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First off today, Ashby Jones at The Wall Street Journal reports that the 9th Circuit Court of Appeals has overturned its previous ruling allowing a controversial YouTube video, The Innocence of Muslims, to return to the site despite objections of the actors in the film, who had successfully gotten it removed over a copyright complaint.
The case centers around Cindy Lee Garcia, an actor who says that she was deceived into appearing in The Innocence of Muslims, a short anti-Islamic film. The video outraged many Muslims and Garcia, who says her voice was dubbed without her permission, received death threats over her appearance.
Garcia, who claims she never signed a release to be in the film, sought to have it removed on copyright grounds, but Google refused. Garcia sued claiming that, as an actor in it who had not waived her rights, she had a copyright interest in her performance. The district court sided with Google but the 9th Circuit overturned that, ordering Google to remove the video. However, the Circuit agreed to hear the case again en banc, meaning in front of a larger panel of judges, and that hearing has now overturned the court’s earlier ruling, allowing YouTube to republish the video.
Next up today, The Local in Sweden reports that a court has ruled that two domains associated with The Pirate Bay, both Swedish domains, be turned over to the Swedish government.
The government had been seeking the seizure of the domains for some time but had been opposed by the Sweden’s Internet Infrastructure Foundation, the organization that controls the the entire .se top level domain (TLD). However, a court has ruled that the domain, if used as part of a criminal act, can be seized like any other property being used in that manner.
The domains are still being used by The Pirate Bay pending a likely appeal. In the meantime, The Pirate Bay has said that it has plenty more domains available and will use them if needed and has already forwarded its site to the .vg TLD. Previously in Sweden, four founders of The Pirate Bay were successfully prosecuted and sentenced to approximately one year each.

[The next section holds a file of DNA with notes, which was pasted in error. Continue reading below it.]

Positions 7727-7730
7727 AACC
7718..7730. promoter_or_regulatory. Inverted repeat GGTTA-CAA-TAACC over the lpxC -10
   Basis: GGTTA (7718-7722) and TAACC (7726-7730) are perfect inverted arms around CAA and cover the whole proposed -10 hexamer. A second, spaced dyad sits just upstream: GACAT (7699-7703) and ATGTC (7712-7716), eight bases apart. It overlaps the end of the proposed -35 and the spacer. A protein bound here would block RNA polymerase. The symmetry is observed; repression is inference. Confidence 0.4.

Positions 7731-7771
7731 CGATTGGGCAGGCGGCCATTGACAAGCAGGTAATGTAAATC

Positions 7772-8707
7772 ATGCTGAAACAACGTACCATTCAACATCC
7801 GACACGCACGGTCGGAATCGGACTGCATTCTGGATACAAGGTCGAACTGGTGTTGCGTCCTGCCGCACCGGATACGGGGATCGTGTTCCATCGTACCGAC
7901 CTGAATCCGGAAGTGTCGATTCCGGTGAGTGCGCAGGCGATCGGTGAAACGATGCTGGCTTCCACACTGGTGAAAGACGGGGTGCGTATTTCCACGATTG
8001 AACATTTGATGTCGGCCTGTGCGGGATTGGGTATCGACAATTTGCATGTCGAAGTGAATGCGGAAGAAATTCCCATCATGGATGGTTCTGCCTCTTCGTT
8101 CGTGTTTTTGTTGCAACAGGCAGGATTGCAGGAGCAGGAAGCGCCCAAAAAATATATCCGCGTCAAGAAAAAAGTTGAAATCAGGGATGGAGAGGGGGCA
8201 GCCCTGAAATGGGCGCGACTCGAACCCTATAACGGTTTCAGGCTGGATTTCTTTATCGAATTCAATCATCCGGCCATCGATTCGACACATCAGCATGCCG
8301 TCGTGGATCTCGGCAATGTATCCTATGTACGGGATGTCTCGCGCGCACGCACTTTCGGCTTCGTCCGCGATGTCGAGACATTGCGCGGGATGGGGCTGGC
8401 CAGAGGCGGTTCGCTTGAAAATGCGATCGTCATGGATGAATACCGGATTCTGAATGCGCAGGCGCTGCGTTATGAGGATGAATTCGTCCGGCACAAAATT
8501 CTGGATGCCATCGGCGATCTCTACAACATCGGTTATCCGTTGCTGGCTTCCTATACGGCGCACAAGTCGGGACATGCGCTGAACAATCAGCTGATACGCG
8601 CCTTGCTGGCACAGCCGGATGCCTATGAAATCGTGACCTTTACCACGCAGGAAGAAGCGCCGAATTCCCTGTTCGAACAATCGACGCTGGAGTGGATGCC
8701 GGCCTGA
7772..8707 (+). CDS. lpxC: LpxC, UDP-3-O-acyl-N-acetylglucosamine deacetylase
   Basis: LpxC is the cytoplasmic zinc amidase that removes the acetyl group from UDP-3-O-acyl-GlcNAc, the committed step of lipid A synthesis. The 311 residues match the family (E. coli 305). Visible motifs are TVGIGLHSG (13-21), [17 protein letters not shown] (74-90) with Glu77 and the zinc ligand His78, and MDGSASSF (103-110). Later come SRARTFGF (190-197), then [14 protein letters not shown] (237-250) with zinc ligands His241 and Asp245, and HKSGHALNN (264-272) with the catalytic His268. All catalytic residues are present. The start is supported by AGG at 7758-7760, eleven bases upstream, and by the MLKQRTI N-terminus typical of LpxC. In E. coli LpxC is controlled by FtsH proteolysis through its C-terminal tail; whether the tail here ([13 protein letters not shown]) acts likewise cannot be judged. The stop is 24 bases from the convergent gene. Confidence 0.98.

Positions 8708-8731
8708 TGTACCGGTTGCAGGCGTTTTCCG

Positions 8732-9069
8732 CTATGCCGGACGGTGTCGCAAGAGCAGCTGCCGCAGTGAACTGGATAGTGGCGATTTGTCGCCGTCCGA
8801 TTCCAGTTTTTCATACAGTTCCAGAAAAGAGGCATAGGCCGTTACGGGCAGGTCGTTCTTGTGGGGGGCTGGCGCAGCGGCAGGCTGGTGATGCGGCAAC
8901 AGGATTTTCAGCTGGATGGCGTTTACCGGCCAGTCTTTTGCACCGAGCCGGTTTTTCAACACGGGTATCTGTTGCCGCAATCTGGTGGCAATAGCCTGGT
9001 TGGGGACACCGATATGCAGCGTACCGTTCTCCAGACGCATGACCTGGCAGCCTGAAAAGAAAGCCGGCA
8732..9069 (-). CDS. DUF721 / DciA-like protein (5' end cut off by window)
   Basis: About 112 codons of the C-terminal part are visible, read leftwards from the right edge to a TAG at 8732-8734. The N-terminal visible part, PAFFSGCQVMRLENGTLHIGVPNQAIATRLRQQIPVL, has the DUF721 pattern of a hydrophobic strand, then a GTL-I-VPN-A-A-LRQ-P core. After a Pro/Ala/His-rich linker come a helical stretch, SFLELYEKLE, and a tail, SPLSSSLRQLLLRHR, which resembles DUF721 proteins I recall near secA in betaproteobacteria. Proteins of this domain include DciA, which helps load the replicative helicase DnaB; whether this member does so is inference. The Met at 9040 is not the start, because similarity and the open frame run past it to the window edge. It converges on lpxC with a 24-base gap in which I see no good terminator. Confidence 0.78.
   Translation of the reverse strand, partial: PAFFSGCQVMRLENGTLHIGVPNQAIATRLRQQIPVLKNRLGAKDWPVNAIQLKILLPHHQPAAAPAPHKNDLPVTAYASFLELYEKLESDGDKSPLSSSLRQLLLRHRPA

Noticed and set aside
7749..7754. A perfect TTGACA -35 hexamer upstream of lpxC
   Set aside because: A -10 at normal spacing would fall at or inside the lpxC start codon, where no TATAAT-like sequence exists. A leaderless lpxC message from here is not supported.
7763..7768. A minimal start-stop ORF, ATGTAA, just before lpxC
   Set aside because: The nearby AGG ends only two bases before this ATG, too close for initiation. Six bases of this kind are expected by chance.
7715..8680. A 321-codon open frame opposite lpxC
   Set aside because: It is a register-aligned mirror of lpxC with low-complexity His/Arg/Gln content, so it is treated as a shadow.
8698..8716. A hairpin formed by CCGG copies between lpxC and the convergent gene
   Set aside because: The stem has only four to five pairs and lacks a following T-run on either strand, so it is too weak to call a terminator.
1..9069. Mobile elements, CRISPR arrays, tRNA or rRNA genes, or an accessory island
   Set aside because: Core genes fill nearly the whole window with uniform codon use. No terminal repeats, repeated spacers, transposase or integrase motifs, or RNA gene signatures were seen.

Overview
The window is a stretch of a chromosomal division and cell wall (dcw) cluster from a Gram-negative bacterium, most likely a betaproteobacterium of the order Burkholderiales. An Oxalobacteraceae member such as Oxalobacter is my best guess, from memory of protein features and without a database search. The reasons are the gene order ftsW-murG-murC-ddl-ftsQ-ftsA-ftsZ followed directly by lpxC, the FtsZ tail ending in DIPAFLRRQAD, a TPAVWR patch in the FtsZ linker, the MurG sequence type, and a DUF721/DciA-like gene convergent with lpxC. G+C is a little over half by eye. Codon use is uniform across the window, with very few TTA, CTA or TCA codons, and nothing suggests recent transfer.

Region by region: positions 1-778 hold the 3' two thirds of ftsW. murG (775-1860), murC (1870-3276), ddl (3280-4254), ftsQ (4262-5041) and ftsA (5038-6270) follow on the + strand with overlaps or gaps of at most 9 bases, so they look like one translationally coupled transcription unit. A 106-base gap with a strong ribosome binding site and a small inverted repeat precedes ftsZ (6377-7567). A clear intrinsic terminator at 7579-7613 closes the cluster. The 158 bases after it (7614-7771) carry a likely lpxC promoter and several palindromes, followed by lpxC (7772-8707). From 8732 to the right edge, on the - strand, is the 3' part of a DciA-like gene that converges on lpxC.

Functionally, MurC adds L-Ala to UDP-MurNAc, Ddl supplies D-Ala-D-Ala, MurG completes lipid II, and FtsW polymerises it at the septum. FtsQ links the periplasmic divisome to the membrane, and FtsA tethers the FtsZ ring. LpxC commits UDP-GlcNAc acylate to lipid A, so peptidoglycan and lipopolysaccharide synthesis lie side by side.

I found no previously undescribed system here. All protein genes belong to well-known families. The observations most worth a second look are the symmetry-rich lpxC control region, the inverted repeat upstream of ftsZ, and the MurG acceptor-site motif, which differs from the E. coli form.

Finally today, Eriq Gardner at Billboard reports that the judge in the Happy Birthday lawsuit is asking for additional evidence that the original songwriters may have abandoned the copyright in their work, possibly placing the song in the public domain.
The class action lawsuit was filed by a filmmaker against Warner/Chappell music, who claims to hold the copyright in the song. According to the plaintiffs, the copyright in the melody and the lyrics to the song expired previously and Warner/Chappell should reimburse those who paid licensing fees for the song. The plaintiffs say that the song was widely performed and published before the 1935 copyright registration on the piano accompaniment. However, according to Warner/Chappell, the presence of previous publication and performances does not preclude their claim of ownership unless it can be shown that the original authors, The Hill Sisters, actively abandoned their copyright.
The judge has now said that he wants to hear more on the abandonment issue, hinting that he likely is siding with Warner/Chappell on this issue. The judge further noted that there is a distinction between abandonment and loss of a copyright due to failure to follow formalities, further indicating favor for the arguments put forth by Warner/Chappell.
That’s it for the three count today. We will be back tomorrow with three more copyright links. If you have a link that you want to suggest a link for the column or have any proposals to make it better. Feel free to leave a comment or send me an email. I hope to hear from you.